Editorial Views  |   May 2018
μ-Opioid Receptor Agonists: Do They Have Utility in the Treatment of Acute Pain?
Author Notes
  • From the Department of Anesthesiology, University of Colorado School of Medicine, Aurora, Colorado (T.K.H.); the Department of Pharmaceutical Sciences, Skaggs School of Pharmacy and Pharmaceutical Sciences, University of Colorado, Aurora, Colorado (T.K.H.); the Department of Psychiatry, Division of Substance Dependence, University of Colorado School of Medicine, Aurora, Colorado (S.K.M.-G.); and the Department of Biostatistics and Informatics, University of Colorado School of Public Health, Aurora, Colorado (S.K.M.-G.).
  • Corresponding article on page 932.
    Corresponding article on page 932.×
  • This is a 2017 Frontiers in Opioid Pharmacotherapy Symposium article.
    This is a 2017 Frontiers in Opioid Pharmacotherapy Symposium article.×
  • Accepted for publication February 5, 2018.
    Accepted for publication February 5, 2018.×
  • Address correspondence to Dr. Henthorn: thomas.henthorn@ucdenver.edu
Article Information
Editorial Views / Pain Medicine / Pharmacology / Opioid
Editorial Views   |   May 2018
μ-Opioid Receptor Agonists: Do They Have Utility in the Treatment of Acute Pain?
Anesthesiology 5 2018, Vol.128, 867-870. doi:10.1097/ALN.0000000000002177
Anesthesiology 5 2018, Vol.128, 867-870. doi:10.1097/ALN.0000000000002177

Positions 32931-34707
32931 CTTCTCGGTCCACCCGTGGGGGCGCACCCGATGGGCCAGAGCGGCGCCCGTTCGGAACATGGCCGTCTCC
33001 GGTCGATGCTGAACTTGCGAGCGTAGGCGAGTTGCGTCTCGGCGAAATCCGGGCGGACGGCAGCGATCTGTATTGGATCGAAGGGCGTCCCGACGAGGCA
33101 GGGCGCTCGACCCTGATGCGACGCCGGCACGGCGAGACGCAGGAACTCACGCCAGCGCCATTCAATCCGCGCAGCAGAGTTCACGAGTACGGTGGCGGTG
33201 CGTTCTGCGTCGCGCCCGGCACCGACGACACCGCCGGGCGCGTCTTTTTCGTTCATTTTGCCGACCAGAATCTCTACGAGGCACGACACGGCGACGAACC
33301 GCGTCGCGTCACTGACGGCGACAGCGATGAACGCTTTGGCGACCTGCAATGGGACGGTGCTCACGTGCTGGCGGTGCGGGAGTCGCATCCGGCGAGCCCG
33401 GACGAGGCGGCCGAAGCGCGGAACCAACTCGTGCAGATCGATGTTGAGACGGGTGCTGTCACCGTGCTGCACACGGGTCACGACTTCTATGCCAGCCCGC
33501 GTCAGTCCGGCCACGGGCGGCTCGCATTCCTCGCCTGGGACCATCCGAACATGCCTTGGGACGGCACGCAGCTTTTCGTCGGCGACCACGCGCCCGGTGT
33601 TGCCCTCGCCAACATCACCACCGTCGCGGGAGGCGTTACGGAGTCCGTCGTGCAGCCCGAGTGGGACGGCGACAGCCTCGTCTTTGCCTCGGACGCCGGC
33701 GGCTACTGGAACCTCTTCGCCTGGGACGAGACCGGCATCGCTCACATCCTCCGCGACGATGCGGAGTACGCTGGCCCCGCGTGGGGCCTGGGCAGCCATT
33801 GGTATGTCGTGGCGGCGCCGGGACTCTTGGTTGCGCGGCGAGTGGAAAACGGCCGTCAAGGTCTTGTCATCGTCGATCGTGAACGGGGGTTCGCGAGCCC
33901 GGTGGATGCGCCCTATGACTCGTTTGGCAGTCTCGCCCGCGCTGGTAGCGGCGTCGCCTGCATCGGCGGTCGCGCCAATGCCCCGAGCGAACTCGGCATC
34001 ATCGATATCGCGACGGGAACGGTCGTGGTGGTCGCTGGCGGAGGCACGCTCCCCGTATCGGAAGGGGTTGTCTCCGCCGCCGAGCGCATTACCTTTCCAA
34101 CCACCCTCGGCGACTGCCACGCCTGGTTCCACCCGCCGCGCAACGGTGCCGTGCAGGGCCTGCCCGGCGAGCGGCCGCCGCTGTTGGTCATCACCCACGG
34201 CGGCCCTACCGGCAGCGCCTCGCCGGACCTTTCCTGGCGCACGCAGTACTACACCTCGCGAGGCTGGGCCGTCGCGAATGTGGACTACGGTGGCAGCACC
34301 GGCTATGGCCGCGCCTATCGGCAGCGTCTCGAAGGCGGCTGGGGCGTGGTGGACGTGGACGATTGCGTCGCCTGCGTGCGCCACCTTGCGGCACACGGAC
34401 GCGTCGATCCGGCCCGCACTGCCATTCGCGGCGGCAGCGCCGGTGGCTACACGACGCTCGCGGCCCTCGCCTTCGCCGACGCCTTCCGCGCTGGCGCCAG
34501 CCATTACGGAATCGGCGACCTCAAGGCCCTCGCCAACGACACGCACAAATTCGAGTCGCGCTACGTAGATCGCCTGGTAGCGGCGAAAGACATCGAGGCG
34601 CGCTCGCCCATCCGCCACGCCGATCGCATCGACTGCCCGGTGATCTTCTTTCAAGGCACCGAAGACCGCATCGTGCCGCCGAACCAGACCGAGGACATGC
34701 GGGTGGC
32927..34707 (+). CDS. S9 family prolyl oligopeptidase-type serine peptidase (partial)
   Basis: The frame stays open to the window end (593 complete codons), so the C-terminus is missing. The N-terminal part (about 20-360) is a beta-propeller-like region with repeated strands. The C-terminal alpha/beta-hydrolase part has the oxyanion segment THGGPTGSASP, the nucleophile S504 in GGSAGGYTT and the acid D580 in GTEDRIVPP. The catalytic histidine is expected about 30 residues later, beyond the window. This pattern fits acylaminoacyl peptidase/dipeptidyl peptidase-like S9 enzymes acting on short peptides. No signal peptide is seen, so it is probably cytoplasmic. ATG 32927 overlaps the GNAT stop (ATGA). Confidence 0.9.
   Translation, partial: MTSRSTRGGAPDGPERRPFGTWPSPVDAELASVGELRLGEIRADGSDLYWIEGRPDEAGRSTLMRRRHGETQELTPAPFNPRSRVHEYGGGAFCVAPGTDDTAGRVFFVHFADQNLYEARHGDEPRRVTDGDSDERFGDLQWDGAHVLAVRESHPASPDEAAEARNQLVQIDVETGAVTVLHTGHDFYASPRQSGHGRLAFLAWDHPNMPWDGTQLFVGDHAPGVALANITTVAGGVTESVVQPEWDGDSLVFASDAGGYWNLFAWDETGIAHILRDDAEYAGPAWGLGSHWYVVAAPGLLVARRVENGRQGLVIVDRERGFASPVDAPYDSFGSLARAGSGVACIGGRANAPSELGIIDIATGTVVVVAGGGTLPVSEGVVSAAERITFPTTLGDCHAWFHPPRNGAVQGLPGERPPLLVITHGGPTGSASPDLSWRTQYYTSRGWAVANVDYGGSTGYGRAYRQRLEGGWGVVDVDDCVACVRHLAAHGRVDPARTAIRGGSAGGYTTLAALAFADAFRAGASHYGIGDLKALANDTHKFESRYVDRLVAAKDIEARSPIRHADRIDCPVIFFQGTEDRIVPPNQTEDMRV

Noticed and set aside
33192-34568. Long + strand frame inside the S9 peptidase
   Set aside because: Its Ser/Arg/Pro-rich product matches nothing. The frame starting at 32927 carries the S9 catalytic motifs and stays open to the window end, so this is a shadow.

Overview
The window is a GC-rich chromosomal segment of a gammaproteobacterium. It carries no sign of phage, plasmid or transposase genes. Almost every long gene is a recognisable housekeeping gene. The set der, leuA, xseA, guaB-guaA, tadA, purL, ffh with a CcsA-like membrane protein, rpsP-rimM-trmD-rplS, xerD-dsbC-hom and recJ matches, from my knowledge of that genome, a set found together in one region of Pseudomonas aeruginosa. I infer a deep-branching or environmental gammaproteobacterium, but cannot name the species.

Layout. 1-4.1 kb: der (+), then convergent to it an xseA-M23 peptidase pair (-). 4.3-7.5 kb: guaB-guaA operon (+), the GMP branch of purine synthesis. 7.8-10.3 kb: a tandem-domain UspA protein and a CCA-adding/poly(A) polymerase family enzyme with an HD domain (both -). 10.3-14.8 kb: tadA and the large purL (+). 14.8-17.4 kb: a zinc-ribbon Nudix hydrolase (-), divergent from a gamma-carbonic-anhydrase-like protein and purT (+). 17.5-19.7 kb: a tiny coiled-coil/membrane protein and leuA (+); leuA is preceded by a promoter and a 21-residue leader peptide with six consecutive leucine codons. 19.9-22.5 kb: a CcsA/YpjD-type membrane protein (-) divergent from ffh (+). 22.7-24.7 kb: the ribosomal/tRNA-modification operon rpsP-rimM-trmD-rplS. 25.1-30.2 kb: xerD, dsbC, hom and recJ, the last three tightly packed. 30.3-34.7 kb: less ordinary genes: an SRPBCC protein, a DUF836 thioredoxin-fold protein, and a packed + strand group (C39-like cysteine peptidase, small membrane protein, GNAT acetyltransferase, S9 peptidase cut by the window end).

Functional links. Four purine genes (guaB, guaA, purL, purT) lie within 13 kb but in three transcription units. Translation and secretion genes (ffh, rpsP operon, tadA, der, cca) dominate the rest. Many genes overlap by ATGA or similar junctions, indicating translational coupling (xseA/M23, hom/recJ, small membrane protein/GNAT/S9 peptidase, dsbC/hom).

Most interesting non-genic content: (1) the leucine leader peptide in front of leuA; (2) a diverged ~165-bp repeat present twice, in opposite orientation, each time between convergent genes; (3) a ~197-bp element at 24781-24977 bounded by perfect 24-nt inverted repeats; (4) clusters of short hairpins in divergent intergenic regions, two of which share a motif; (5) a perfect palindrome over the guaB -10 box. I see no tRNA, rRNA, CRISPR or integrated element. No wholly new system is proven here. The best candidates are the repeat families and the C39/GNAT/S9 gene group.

IN this issue of A nesthesiology, Roozekrans et al.1  have revisited the utility function to emphasize the balance between therapeutic efficacy and toxicity of opioids. They reanalyze data from three previously published studies of the analgesic and respiratory depressant effects of alfentanil2–4  to determine “utility” from the perspective of producing analgesia without significant respiratory depression. Further exploration of the theoretical underpinnings of opioid utility is particularly a propos given the escalating number of respiratory depression deaths due to the opioid epidemic5,6  coupled with the most salient finding of the pharmacokinetic–pharmacodynamic analysis of Roozekrans et al.1 : that the EC50 for alfentanil analgesia exceeds the EC50 for respiratory depression. This is far from an encouraging therapeutic index. It is, therefore, worth comparing this new work with prior operationalizations of opioid utility while reflecting on how the utility function can evolve and become a more central concept to clinicians, pharmacologists, and public health officials.
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